Mick Fleetwood and John McVie should open an H.R. firm. Beyond their musical chops, this legendary rhythm section truly gets how to build a team.
Not that it’s been easy. To date, they’ve recruited 18 musicians on the way to becoming one of the world’s biggest bands. They scrapped the playbook, changed their sound from blues to rock to pop, and told 8 singers to go their own way. Sure, Mick and John hit a few potholes, made some bad hires, abused drugs and were wracked by scandals. But they never lost sight of what’s most important: chemistry.
Bands are like a marriage. Although Fleetwood Mac failed miserably at that.
After the disruption of the pandemic, team building will be tested, big time. With people working remotely and spread across the globe, nurturing a team chemistry will be tricky. So, I wonder how a notorious drummer and bassist would rally people around one common vision. To get everyone playing to the same beat.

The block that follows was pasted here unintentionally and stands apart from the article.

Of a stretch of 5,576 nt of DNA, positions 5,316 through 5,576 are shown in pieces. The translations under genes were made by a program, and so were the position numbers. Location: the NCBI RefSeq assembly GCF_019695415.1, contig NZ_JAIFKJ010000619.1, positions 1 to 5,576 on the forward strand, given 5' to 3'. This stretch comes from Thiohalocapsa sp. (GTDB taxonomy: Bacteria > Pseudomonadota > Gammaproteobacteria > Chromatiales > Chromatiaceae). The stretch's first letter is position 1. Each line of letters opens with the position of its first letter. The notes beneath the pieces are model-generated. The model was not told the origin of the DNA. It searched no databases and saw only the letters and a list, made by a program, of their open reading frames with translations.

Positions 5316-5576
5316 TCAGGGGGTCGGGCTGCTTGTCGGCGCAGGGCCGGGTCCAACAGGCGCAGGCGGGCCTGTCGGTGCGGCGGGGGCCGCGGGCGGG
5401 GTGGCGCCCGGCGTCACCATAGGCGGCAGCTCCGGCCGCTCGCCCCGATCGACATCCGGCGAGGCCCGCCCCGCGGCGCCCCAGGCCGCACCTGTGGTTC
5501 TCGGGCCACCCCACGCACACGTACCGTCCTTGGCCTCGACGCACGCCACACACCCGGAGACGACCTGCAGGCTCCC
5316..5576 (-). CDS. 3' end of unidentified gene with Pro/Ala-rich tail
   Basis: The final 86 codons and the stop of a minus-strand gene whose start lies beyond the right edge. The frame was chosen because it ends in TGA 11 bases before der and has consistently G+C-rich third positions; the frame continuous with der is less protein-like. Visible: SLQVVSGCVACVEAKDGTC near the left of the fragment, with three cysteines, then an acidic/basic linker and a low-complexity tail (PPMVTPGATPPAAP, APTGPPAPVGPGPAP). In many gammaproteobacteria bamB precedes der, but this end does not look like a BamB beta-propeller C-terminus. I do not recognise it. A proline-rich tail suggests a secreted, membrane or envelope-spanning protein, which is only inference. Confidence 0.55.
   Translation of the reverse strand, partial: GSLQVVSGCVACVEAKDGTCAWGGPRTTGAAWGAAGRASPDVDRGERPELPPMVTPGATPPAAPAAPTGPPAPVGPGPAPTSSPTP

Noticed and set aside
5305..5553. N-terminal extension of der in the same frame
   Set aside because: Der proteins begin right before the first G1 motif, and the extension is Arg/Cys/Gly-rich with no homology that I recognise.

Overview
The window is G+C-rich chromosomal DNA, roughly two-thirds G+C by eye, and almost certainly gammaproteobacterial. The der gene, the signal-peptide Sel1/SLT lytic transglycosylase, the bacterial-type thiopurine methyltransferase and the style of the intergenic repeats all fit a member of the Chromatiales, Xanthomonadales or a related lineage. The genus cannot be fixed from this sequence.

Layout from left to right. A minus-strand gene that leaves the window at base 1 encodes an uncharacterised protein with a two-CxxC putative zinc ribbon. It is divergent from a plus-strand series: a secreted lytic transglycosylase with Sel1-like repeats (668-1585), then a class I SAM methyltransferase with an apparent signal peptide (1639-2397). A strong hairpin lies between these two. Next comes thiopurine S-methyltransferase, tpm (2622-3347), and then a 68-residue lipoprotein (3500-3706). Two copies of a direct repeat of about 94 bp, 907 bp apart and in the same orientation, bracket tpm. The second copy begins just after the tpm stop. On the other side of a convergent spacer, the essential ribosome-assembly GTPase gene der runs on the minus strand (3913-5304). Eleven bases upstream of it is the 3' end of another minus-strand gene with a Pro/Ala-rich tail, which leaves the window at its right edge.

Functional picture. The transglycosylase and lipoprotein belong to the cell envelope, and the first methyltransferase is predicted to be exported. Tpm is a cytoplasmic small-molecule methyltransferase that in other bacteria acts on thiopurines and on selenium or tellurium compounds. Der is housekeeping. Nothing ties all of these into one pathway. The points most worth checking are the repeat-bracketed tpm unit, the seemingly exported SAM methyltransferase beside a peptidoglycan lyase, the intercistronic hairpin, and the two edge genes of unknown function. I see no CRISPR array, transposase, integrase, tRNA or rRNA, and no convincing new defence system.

Here’s my take. What do rock stars know about leading a company? Plenty, when you consider that touring artists are a big organization that employs dozens of people. The mere fact that Mick & John have kept their band on the rails for 50 years is astounding. They’ve been true to their mission – and built a legacy.
The bassist and drummer are the heartbeat of the band, both musically and spiritually. They’re the driving force that propels the group with a steady, dependable groove. Fleetwood and McVie wisely laid back and navigated the band’s winding path. Meanwhile, they provided a launching pad for their frontline stars to step into the spotlight – and soar.
Isn’t that the role of leaders?